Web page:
Published by Australian Financial Review, Thursday 22 September
For years – decades – Australians have argued over the best and fairest way to fund our schools. It is one of our most contentious policy issues, and most politicians would rather leave it alone. But our current economic circumstances have created an unprecedented opportunity to fix school funding without blowing the budget.
Historically low inflation, and therefore low wage growth that is likely to persist for years, shape this opportunity. They mean that school funding indexation, legislated at 3.0 to 4 .7 per cent per year, is now far too high.
Reducing funding growth to match wage growth would open up significant funds for desperately needed education reforms. The 2013 Education Act legislates the indexation and so commits the Commonwealth to spending an estimated $7 billion above wages growth over four years. The savings can pay for needs-based funding and improve both teaching quality and the budget bottom line.
This approach would not reduce overall funding in real terms relative to today. Aligning funding increases to wage growth is sensible policy in the national interest. Freed up funds can be better used, including in schools that are underfunded at present. But this reform will only happen if both main parties abandon mistaken ideas.
Labor is still arguing for indexation rates that are too expensive. Coalition policy is to reduce indexation, but in a way that fails to solve existing problems and creates new ones. States are blaming the Commonwealth for funding cuts, even while some are doing the same thing.
Meanwhile, some schools are excellent but Australia’s education outcomes continue to stagnate, and disparities among schools are growing. Bright students in disadvantaged schools make two and a half years less progress in NAPLAN than their peers in more advantaged ones. The gap hurts their life chances and Australia’s future productivity and economic growth.
A new school funding agreement must be negotiated for 2018 and beyond. The Education Council of federal and state education ministers meets tomorrow to start discussions. No doubt they will debate the formulas that underpin needs-based funding, but the decisions on indexation rates will drive the big dollars.
A compromise proposal that can attract broad political and educational support is needed to end the trench warfare of government school funding negotiations. Changing school indexation rates can free up money for two vital reforms. One is proper needs-based funding, the other is workforce reforms that invest in our best teachers. And all of this within the Coalition’s 2016 budget envelope, which saves $1 billion over four years relative to funding increases that are currently legislated.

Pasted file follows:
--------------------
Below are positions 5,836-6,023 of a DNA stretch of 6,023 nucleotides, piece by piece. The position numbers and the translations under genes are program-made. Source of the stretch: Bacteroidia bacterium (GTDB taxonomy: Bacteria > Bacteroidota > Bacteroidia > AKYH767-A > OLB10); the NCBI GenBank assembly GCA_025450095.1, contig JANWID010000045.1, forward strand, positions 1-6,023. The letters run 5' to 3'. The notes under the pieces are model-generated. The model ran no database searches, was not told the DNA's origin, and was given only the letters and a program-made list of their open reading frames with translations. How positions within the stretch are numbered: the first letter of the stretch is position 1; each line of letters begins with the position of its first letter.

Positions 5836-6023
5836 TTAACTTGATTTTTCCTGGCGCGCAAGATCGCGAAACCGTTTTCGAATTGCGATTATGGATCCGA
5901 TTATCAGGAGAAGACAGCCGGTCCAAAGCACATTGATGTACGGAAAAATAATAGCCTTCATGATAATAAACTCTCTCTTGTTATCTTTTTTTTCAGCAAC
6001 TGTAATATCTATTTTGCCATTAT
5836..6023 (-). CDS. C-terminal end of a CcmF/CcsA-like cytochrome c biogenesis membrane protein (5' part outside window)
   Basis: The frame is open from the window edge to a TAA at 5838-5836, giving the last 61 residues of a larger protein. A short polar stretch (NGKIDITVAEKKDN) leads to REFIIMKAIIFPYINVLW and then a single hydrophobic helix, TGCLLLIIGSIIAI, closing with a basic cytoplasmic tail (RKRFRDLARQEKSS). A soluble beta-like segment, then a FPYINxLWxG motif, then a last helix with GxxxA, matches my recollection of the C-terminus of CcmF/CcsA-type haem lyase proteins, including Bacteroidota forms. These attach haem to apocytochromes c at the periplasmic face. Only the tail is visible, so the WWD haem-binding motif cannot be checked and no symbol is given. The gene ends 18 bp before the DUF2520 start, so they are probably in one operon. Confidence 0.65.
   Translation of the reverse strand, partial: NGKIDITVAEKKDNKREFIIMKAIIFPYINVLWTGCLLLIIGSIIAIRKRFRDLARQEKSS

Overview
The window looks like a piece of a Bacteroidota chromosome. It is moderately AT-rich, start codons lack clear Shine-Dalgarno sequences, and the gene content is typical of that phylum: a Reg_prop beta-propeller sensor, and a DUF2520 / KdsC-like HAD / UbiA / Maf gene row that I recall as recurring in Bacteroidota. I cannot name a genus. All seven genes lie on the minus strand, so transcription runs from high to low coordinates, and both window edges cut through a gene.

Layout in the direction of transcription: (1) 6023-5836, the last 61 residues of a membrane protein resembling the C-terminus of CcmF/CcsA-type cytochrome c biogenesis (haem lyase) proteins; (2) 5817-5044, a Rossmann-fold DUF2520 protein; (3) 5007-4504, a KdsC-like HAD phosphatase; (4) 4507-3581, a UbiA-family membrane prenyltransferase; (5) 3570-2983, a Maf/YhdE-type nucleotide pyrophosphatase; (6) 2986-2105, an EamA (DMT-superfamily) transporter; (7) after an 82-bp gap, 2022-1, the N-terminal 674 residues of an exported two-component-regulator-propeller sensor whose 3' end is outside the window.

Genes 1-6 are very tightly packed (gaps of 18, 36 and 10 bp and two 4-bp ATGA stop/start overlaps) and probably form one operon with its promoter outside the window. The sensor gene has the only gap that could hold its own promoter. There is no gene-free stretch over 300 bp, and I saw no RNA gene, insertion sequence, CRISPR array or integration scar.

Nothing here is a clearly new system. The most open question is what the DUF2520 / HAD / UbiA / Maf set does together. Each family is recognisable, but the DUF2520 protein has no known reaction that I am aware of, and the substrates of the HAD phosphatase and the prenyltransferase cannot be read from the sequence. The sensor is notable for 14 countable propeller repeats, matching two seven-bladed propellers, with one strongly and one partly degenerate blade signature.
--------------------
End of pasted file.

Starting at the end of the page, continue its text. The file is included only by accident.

The big winners would be schools that are currently under-funded. They would receive their full needs-based funding by 2022, provided it is invested effectively to meet educational need.
Schools that are at their target funding levels would get lower indexation rates from 2018, but their funding would still track wages growth. Schools that are funded above their resource standard would lose the most. They would receive no indexation until they return to their resource standard, and therefore lose money in real terms.
This would overturn the idea that no school will lose a real dollar. But former prime minister Julia Gillard’s promise, designed to counter claims that Labor had a hit list of private schools, can no longer be justified. Some schools will balk at this idea. But with inflation so low, they won’t lose much. And, since all schools will lose funding in real terms under current Coalition policies after 2021, currently over-funded schools should be willing to accept a sensible compromise that will solve real budgetary and educational problems.
All schools would also benefit if 10-15 per cent of the savings were used to create two new teaching roles. The first new role would be the creation of subject specialists who develop other teachers within their school. The second establishes master teachers who would work across schools to spread best practice.
The absence of these specialist knowledge roles is a real gap in our workforce structures. In time, these expert teachers would become one of our biggest assets, just as expert senior practitioners are in other professions. The higher salaries paid for these new positions will send a signal from all governments that the country values expertise in teaching. In time, they will lift the status of teaching as a profession.
Such a compromise is not easy. But the window for change is finally open. Our political leaders should take the nation through it.